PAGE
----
Do Pitbulls have Webbed Feet

There’s a lot that people don’t know about dogs. So more than one pittie owner has been surprised to notice connecting tissue between their pooch’s toes.

In fact, nearly all dogs have some degree of foot “webbing,” though it’s not nearly as thick and strong as a duck’s. It helps terriers dig, but above all, it aids in swimming.

(Think how much faster you can travel in flippers.) Water racing for pitties? Maybe not Since Pitbulls are not bred to be swimmers, they aren’t famous for flipperlike feet.

That honor goes mainly to retrievers — Labradors, Newfoundlands, Weimaraners, and Irish Water Spaniels, to name a few. Raised as companions for waterfowl hunters, these dogs are genetically equipped to be all-around great swimmers.

Competitive swimming is no sport for a pittie, despite whatever webbing his feet may display. His fireplug physique works against him in the water.

His head and chest are extraordinarily heavy relative to his overall size, making it hard to achieve buoyancy and keep his head above the surface. He lacks a water-repellent coat to keep him warm.

And his short limbs paddle inefficiently, leaving him in danger of fatigue and, ultimately, drowning. That doesn’t’ mean you can’t take your pitty to the beach, though.

If she likes the water — and she may love it — she can enjoy it without undue risk. Experiment with different types of water situations — a puddle, a flowing creek, a toddler’s inflatable swimming pool, or gentle breakers on a lake. It should be interesting to see which of these, if any, piques your pet’s interest

Safety first around the water

If there are stiff waves or enough water to drown in, be a responsible “parent” and take precautions just as you would with a child. Your vigilant eye is crucial to your pet’s safety.

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If a doggy dunk is likely and you’re not sure of your pet’s swimming skills, you’d best put him in a lifejacket. Shop carefully, as not every canine lifejacket will fit a pit bull.

The best bet is a jacket whose fit can be adjusted in multiple ways. Since a pitbull is especially muscular and dense, you’ll need a flotation device with lots of buoyancy, particularly around the neck.

Choose a jacket crafted in bright colors and reflective materials to maximize visibility in the water. Finally, insist on strong handles on the back of the jacket: you’ll need them if you ever have to pull your little buddy out of the drink.

Getting paw-sonal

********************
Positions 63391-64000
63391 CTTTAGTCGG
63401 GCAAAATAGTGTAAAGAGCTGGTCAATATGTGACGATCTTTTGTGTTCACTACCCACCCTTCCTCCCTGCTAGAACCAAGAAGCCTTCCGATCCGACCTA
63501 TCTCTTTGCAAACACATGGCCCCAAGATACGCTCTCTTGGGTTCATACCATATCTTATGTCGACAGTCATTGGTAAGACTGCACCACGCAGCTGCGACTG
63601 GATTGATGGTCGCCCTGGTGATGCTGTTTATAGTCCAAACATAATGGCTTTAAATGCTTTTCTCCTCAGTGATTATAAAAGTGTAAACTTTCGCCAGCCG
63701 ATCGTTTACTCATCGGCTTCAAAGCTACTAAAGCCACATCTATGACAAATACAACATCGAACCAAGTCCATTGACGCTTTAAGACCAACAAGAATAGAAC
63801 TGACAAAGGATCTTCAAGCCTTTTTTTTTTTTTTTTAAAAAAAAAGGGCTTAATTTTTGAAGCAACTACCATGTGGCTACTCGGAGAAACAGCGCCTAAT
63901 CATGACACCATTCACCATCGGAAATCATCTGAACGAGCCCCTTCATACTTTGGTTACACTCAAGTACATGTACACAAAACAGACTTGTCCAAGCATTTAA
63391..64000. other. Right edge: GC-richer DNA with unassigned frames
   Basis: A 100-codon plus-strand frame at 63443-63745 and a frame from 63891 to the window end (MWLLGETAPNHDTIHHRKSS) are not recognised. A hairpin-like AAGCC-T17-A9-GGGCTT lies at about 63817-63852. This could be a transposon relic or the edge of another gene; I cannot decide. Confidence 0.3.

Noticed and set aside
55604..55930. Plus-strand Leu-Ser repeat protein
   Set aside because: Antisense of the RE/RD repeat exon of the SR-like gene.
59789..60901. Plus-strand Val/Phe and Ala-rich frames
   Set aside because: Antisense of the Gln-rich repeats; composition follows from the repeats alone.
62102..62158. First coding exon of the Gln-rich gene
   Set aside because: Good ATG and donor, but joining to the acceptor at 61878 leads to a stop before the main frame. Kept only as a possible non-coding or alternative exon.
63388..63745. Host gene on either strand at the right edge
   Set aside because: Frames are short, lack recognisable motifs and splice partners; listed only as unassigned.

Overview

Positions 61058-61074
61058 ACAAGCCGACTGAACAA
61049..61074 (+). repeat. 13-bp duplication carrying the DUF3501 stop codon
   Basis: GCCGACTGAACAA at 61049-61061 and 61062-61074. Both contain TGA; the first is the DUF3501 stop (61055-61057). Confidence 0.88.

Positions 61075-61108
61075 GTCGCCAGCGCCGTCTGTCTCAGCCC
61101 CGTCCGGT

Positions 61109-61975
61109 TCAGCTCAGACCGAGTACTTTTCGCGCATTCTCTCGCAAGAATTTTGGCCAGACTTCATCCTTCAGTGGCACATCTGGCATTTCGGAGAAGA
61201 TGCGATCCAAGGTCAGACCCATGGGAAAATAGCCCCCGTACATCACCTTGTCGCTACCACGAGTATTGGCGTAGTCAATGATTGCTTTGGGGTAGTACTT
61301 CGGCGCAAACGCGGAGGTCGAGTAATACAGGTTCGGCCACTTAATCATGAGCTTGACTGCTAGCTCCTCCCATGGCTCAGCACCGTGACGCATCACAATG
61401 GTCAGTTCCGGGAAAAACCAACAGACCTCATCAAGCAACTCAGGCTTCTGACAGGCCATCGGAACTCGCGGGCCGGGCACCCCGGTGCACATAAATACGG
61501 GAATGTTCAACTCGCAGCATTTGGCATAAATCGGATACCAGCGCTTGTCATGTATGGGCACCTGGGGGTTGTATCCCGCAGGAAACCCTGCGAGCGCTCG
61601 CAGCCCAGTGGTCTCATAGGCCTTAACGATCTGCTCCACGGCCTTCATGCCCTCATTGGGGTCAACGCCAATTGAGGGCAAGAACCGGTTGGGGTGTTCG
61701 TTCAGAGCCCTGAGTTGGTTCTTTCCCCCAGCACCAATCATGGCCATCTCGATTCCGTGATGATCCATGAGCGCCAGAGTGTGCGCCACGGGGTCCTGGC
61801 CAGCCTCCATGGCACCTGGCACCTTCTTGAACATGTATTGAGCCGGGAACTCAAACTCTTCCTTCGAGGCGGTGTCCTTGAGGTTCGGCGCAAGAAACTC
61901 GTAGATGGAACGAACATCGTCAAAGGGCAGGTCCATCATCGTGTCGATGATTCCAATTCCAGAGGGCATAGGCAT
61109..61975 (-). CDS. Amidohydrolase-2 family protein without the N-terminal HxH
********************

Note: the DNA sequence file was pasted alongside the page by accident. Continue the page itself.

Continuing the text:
So how did your dog respond to your examination of her toes? Many dogs adore having their paws lovingly handled and massaged.

One pittie owner reports that his pittie likes to “hold hands,” interlacing dog and human fingers. Dog-welfare organizations encourage therapeutic paw massage.

At the end of a long day, your dog’s toes will be tired — unlike humans, dogs literally walk on their toes all day long and don’t use heels at all.

Massage stimulates circulation and “wakes up” nerve endings. It activates the parasympathetic nervous system, creating in your dog a sense of calm, relaxed well-being. Just as a human can bliss out on a good foot massage, so can a canine. Don’t fail to explore the spaces between the toes and between the paw pads.

Can webbed feet be the basis for a friendship?

If your dog has strong webbing in his feet, you might be tempted to introduce him to a duck as a potential playmate. Don’t do it! The social history of dogs and ducks is littered with disasters.

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The duck would likely wind up as supper. So unless that’s what you have in mind, keep your pitbull away from ducks. That goes tenfold in the case of a platypus.

Though they don’t look dangerous, platypuses protect themselves with a lethal venom that they can eject from their hind feet.

This poison produces excruciating pain in humans, and can easily kill a dog. Steer clear of platypuses….. except as Halloween costumes.

Some dogs love to stick their snouts into an owner’s clog, creating a comical platypus effect. With enough encouragement, your dog may humor you with this disguise long enough for the perfect photo op

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